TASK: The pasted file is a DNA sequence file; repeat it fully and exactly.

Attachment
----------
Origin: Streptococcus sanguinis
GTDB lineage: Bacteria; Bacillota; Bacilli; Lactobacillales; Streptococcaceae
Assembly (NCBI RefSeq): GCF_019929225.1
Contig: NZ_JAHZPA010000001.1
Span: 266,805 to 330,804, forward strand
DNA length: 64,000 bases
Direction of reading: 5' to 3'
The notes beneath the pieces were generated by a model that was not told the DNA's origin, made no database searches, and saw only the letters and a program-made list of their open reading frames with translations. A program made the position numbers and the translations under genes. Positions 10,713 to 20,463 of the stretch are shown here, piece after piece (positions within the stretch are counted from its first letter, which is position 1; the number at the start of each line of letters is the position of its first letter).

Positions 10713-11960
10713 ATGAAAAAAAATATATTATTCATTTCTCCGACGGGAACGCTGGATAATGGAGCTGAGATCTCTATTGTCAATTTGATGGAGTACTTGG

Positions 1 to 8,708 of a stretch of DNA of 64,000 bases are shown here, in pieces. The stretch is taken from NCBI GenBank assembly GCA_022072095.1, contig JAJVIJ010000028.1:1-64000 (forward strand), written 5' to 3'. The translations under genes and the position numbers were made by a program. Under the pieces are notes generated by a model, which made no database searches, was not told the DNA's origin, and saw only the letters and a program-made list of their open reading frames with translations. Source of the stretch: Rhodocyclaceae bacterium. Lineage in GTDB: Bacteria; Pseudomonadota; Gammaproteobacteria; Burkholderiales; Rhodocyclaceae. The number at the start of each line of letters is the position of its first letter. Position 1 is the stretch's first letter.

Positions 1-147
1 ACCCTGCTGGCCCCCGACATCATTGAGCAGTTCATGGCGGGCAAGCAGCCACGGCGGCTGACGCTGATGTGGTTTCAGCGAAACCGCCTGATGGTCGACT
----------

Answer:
Origin: Streptococcus sanguinis
GTDB lineage: Bacteria; Bacillota; Bacilli; Lactobacillales; Streptococcaceae
Assembly (NCBI RefSeq): GCF_019929225.1
Contig: NZ_JAHZPA010000001.1
Span: 266,805 to 330,804, forward strand
DNA length: 64,000 bases
Direction of reading: 5' to 3'
The notes beneath the pieces were generated by a model that was not told the DNA's origin, made no database searches, and saw only the letters and a program-made list of their open reading frames with translations. A program made the position numbers and the translations under genes. Positions 10,713 to 20,463 of the stretch are shown here, piece after piece (positions within the stretch are counted from its first letter, which is position 1; the number at the start of each line of letters is the position of its first letter).

Positions 10713-11960
10713 ATGAAAAAAAATATATTATTCATTTCTCCGACGGGAACGCTGGATAATGGAGCTGAGATCTCTATTGTCAATTTGATGGAGTACTTGG

Positions 1 to 8,708 of a stretch of DNA of 64,000 bases are shown here, in pieces. The stretch is taken from NCBI GenBank assembly GCA_022072095.1, contig JAJVIJ010000028.1:1-64000 (forward strand), written 5' to 3'. The translations under genes and the position numbers were made by a program. Under the pieces are notes generated by a model, which made no database searches, was not told the DNA's origin, and saw only the letters and a program-made list of their open reading frames with translations. Source of the stretch: Rhodocyclaceae bacterium. Lineage in GTDB: Bacteria; Pseudomonadota; Gammaproteobacteria; Burkholderiales; Rhodocyclaceae. The number at the start of each line of letters is the position of its first letter. Position 1 is the stretch's first letter.

Positions 1-147
1 ACCCTGCTGGCCCCCGACATCATTGAGCAGTTCATGGCGGGCAAGCAGCCACGGCGGCTGACGCTGATGTGGTTTCAGCGAAACCGCCTGATGGTCGACT